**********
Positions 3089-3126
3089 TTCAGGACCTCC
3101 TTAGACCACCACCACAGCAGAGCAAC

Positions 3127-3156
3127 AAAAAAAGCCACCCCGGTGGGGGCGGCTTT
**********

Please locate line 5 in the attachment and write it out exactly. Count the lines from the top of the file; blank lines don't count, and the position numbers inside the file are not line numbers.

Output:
3127 AAAAAAAGCCACCCCGGTGGGGGCGGCTTT